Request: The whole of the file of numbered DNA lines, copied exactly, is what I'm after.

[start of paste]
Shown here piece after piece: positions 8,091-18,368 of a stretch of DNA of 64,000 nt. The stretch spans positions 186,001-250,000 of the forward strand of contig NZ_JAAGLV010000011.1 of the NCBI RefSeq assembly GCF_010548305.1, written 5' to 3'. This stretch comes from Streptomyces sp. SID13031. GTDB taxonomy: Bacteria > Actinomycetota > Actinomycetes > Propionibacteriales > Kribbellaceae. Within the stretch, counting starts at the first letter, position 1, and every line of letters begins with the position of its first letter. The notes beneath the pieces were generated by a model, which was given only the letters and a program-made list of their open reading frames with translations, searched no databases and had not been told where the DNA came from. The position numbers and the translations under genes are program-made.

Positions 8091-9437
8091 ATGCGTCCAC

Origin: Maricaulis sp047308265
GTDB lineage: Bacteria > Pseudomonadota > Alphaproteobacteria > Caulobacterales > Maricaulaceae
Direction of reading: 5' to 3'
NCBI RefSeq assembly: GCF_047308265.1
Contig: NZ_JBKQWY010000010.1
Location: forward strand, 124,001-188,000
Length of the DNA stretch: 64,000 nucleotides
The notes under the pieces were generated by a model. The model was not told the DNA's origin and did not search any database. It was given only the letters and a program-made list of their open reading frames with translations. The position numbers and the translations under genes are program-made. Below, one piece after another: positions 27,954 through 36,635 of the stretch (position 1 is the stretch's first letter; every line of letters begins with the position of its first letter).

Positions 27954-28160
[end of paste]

Shown here piece after piece: positions 8,091-18,368 of a stretch of DNA of 64,000 nt. The stretch spans positions 186,001-250,000 of the forward strand of contig NZ_JAAGLV010000011.1 of the NCBI RefSeq assembly GCF_010548305.1, written 5' to 3'. This stretch comes from Streptomyces sp. SID13031. GTDB taxonomy: Bacteria > Actinomycetota > Actinomycetes > Propionibacteriales > Kribbellaceae. Within the stretch, counting starts at the first letter, position 1, and every line of letters begins with the position of its first letter. The notes beneath the pieces were generated by a model, which was given only the letters and a program-made list of their open reading frames with translations, searched no databases and had not been told where the DNA came from. The position numbers and the translations under genes are program-made.

Positions 8091-9437
8091 ATGCGTCCAC

Origin: Maricaulis sp047308265
GTDB lineage: Bacteria > Pseudomonadota > Alphaproteobacteria > Caulobacterales > Maricaulaceae
Direction of reading: 5' to 3'
NCBI RefSeq assembly: GCF_047308265.1
Contig: NZ_JBKQWY010000010.1
Location: forward strand, 124,001-188,000
Length of the DNA stretch: 64,000 nucleotides
The notes under the pieces were generated by a model. The model was not told the DNA's origin and did not search any database. It was given only the letters and a program-made list of their open reading frames with translations. The position numbers and the translations under genes are program-made. Below, one piece after another: positions 27,954 through 36,635 of the stretch (position 1 is the stretch's first letter; every line of letters begins with the position of its first letter).

Positions 27954-28160